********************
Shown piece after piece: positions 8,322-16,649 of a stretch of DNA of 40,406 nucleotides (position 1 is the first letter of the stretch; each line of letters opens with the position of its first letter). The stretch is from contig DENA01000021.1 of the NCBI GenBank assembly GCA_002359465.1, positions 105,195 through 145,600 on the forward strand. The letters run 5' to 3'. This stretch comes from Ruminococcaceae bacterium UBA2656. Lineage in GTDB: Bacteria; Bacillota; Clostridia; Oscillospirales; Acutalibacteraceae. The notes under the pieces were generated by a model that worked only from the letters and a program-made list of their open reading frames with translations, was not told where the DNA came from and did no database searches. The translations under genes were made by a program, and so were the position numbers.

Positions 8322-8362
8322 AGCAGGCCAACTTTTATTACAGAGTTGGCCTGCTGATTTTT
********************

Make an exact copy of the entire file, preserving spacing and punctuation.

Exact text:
Shown piece after piece: positions 8,322-16,649 of a stretch of DNA of 40,406 nucleotides (position 1 is the first letter of the stretch; each line of letters opens with the position of its first letter). The stretch is from contig DENA01000021.1 of the NCBI GenBank assembly GCA_002359465.1, positions 105,195 through 145,600 on the forward strand. The letters run 5' to 3'. This stretch comes from Ruminococcaceae bacterium UBA2656. Lineage in GTDB: Bacteria; Bacillota; Clostridia; Oscillospirales; Acutalibacteraceae. The notes under the pieces were generated by a model that worked only from the letters and a program-made list of their open reading frames with translations, was not told where the DNA came from and did no database searches. The translations under genes were made by a program, and so were the position numbers.

Positions 8322-8362
8322 AGCAGGCCAACTTTTATTACAGAGTTGGCCTGCTGATTTTT